- John Isaacs
John Isaacs’ fourth solo exhibition with Travesia Cuatro gallery presents a series of new works in which Isaacs further explores his preoccupation with the notion of generational contact in the form of borders – be they emotional, physical or political. The borders that we must negotiate with our own hopes and fears, in which the shadows of the past cast their spectral forms on the present.
The relationships running through the works in this exhibition, from a home made child’s play-thing, an inverted crowd control barrier, to an Egyptian ruin, all speak of time passing in both the horizontal and the linear plane. Isaacs is one of the most adept contemporary practitioners of the transcendental nature of ‘object’ art, and it is the very position it occupies beyond language which Isaacs utilizes to allude to an endlessly connected physical landscape of empathy.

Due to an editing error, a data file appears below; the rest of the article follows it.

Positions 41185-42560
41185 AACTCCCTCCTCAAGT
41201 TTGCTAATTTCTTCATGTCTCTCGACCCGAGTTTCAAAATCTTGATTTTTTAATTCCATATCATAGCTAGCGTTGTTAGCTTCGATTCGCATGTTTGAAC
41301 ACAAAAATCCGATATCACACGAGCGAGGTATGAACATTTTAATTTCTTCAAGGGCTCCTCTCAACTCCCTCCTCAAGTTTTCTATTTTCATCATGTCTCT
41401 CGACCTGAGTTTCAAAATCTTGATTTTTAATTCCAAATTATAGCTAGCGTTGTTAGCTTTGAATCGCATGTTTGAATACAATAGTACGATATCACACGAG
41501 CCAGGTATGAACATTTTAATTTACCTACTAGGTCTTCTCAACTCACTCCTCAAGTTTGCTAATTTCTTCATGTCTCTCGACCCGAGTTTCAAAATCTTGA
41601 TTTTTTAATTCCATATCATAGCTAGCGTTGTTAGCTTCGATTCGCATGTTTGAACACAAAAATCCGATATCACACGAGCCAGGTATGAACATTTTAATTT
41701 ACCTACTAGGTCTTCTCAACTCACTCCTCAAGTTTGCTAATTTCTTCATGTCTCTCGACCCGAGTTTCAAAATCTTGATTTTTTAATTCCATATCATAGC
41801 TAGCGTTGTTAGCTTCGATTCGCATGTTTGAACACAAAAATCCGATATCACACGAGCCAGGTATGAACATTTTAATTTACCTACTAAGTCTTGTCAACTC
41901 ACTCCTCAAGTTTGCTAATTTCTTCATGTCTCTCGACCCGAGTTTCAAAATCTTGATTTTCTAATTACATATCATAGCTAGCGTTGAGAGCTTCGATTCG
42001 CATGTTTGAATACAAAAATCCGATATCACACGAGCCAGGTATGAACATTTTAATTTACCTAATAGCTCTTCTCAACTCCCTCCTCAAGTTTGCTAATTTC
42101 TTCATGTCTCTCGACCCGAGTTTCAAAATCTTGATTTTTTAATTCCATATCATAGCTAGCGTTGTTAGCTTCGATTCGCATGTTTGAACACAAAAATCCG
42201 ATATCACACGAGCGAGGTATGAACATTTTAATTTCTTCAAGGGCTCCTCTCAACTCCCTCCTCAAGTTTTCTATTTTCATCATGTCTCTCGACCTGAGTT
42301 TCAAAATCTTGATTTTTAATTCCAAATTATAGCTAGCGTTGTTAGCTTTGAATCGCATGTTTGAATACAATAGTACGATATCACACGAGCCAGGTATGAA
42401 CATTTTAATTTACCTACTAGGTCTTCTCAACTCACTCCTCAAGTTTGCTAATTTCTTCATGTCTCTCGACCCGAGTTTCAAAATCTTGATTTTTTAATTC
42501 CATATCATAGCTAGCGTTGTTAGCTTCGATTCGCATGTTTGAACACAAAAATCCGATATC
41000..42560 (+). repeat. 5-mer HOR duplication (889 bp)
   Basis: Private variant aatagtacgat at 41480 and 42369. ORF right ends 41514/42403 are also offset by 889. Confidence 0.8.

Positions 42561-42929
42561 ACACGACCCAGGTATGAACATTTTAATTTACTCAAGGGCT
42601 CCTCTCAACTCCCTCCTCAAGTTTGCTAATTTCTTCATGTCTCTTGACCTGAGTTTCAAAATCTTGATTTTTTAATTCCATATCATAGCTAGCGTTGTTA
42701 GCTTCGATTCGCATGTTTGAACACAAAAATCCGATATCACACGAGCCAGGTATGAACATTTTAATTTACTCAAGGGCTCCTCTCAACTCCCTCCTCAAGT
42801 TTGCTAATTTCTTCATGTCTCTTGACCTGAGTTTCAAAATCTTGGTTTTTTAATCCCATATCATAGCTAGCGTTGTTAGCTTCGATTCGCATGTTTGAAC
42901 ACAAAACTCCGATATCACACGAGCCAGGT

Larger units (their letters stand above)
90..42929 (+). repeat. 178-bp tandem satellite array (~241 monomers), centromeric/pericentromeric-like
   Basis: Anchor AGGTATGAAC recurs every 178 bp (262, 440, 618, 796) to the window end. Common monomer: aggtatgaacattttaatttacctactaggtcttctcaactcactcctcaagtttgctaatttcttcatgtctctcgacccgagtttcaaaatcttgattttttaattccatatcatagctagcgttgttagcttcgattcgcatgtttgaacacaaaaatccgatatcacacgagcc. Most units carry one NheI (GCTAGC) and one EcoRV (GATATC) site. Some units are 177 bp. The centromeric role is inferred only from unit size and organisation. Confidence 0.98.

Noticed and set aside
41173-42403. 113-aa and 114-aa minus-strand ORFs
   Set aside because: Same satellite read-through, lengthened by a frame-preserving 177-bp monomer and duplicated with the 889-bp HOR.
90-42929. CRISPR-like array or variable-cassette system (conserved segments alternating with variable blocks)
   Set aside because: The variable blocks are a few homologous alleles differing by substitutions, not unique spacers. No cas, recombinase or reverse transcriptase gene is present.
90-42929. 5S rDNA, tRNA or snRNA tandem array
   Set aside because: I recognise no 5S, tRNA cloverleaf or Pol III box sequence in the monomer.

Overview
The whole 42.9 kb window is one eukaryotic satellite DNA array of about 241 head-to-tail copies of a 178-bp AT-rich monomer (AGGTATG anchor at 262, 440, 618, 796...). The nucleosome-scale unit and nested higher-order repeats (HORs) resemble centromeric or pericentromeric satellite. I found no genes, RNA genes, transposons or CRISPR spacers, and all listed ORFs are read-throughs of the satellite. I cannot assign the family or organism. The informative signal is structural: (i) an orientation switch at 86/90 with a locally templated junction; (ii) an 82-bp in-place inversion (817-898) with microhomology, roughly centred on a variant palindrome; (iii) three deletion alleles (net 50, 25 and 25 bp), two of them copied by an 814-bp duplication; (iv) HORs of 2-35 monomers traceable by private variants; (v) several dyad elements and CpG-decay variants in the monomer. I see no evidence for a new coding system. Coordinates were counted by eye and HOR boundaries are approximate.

The cyclical development of stasis, 2015, literally re-presents what would appear to be the broken remnant’s of a classical terra cotta sculpture of a pointing hand. Encrusted as it is in the same kinds of marine creatures often covering ancient cultural remains discovered in the ocean, the sculpture is either a genuine archaeological find, or a consciously reproduced contemporary mimic of such an artefact. For Isaacs this is the very question he wants to propose to the viewer, the question of contemporaneity and therefore accountability. The anonymous pointing gesture represents the problematic of the human condition as the dichotomy between authority and belief, the root of learning encompasses the notion of an original corruption, a physical terra cotta form of amnesia, long lost in our history. Another sculpture in the exhibition The 13 corners, 2015, constructed from an industrially produced steel crowd control barrier standing alone in the gallery space delineates an absurd separation from one to another. Are we not the same you and I, 2015, a gold plated bronze cast of a child’s play telephone originally made from paper cups and plastic straws also alludes to this distance, or lack of it.